Sew #1 3 ½” print square to #2 print square, press seam to #2; sew #3 print to #4 print, press seam to #3. Join #1,2 to #3,4, forming four patch block.

Sew 6 ½” solid square to the left edge of the four patch.

Sew 6 ½” x 12 ½” rectangle to the right edge of the four patch.

Sew 6 ½” x 24 ½” rectangles to the top and bottom of the enhanced four patch.

 

 

 

 

 

 

Finished size of Block A will be 24 ½” width and 18 ½” height

 

 

Block B requires these pieces:

(1) 9 ½” x 15 ½”;

(1) 3 ½” x 15 ½”;

(1) 3 ½” x 6 ½”;

(1) 6 ½” x 6 ½”;

(4) 3 ½” x 3 ½” squares, one of each print numbered 1 through 4.

 

Sew #2 print to #3 print, press seam to #3; sew #1 print to #4 print, press seam to #1. Join #2,3 to #1,4, forming a four patch block.

Sew 6 ½” square to left edge of four patch. Sew 3 ½” x 6 1/2” rectangle to right edge of four patch.

Sew 9 ½” x 15 ½” rectangle to top of enhanced four patch.

Sew 3 ½” x 15 ½” to bottom of enhanced four patch.

 

 

 

 

 

 

 

Finished size of Block B will be 15 ½” width x 18 ½” height.

 

Sew block A to block B on the 18 1/2″ edge and set aside.

 

I told you it was simple!!

Since this is my first try please know that I will gladly accept suggestions.

 

 

 

 

 

 

 

 

 

 

 

 

 

 

 

 

 

 

 

 

 

 

 

 

 

 

 

 

 

 

 

 

 

 

 

 

Week 1 Mystery Quilt (corrected version)

Wow!! I was so motivated to try this that I made a mistake.  You will need 2 1/2 yards of background solid or reads as solid rather than 1 5/8 yards.  So then there are some additional cuts to be made. The new directions as as follows and thank you to my wonderful artsy group for trying this and making the corrections.  In actuality the directions were for four blocks rather than six.

Week 1 of 4

“It’s A Mystery” Quilt Challenge

Finished Quilt Size: 39.5” x 54.5”

 

Fabric Requirements:

  • 2 ½ yd of solid or “reads as solid” for background
  • 1/8 yd of at least 4 different coordinating prints for accent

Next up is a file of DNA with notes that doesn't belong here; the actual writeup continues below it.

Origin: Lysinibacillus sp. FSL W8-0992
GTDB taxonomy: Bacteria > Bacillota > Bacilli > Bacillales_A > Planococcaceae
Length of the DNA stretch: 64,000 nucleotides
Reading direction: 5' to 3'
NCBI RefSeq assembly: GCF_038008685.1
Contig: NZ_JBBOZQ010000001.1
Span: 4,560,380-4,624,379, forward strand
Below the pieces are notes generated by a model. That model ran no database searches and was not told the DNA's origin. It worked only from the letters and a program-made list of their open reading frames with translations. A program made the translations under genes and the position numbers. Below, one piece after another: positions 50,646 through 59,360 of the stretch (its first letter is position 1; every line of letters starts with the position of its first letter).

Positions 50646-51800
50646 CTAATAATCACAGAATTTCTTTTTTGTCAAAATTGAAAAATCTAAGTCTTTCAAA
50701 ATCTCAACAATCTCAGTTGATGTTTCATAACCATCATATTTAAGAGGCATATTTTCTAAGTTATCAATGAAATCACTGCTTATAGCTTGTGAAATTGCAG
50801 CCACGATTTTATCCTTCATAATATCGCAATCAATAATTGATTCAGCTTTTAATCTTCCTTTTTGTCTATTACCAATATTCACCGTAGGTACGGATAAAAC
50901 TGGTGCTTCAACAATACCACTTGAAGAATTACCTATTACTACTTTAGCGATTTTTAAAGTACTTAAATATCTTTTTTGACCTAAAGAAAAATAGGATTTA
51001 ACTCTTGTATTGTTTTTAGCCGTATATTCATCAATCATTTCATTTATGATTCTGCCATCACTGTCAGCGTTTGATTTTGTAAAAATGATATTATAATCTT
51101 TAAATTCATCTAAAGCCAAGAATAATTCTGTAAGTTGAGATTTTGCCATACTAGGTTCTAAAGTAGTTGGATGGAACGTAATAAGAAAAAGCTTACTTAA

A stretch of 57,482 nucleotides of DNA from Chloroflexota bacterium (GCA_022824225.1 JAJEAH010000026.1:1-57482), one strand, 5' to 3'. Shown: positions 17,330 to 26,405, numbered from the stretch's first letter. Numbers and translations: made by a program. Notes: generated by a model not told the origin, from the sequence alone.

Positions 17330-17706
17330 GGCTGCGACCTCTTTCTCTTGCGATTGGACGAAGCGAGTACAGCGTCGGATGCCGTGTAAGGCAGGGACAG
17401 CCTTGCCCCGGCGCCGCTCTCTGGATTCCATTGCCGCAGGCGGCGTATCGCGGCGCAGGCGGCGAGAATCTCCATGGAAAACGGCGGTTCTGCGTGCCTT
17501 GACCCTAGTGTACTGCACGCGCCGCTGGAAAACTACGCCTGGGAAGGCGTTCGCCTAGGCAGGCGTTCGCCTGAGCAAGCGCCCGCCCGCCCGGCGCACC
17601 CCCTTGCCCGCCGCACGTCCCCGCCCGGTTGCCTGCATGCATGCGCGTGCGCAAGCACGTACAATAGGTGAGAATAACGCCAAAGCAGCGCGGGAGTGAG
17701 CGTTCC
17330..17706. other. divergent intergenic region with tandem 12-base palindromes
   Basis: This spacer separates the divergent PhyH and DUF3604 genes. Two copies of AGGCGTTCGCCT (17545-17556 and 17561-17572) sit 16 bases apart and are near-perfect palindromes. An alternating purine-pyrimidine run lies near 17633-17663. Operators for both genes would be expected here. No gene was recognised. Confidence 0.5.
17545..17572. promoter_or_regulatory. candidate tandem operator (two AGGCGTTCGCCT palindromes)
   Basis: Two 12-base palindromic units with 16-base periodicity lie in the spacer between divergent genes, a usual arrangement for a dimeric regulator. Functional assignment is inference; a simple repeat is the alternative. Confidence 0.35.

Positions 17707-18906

(optional substitute: 24 different 3 ½” squares)

  • 2 ½ yd backing

 

 

Cutting:

Background-

Cut 6 strips 6 ½” by width of fabric (wof);

Subcut each strip as follows:

Strip 1-21 ½”, 3 ½”, 12 ½”

Strip 2-21 ½”, 9 ½”, 6 ½”

Strip 3- 24 ½”, 6 ½”, 6 ½”

Strip 4-24 ½”, 9 ½”, 3 ½”

Strip 5- 21 ½”, 9 ½”, 6 ½”

Strip 6- 21 ½”, 9 ½”, 3 ½”

 

Cut 2 strips 3 ½” x wof;

Subcut strip 1: 18 ½”, 15 ½”;

Subcut strip 2: 18 ½”

 

Cut 2 strips 9 ½” x wof;

Subcut strip 1: 18 ½”, 15 ½”;

Subcut strip 2: 18 ½”

 

Coordinating prints-

From each of 4 prints cut six 3 ½’ x 3 ½” squares (24 total)

Label each stack of six squares 1-4

 

Binding: Cut six strips 2 ½” x wof

It’s A Mystery To Me!

It’s A Mystery To Me!

 

Having just completed my first mystery quilt retreat I am motivated to offer a modern mystery quilt challenge via my website. It will be a small, modern styled quilt suitable for a throw or if done in specific color schemes could be a modern style baby quilt or play mat as well. It will use a main background solid and then at least four small coordinated solid or print pieces of your choosing. It is SIMPLE squares and rectangles with no intimidation factors other than the unknown. And, since it is my first try, you can wait until all the instructions are on the website along with my finished product photo and then decide if you want to try it, no longer a mystery of course! It is comprised of four different blocks combined to make a six block quilt.   Complete directions for fabric needs will be posted Monday, February 27 with additional directions each Monday for four weeks. I hope you will share your finished tops or quilts with others or send to me via email so I can share. I also appreciate feedback that is constructive.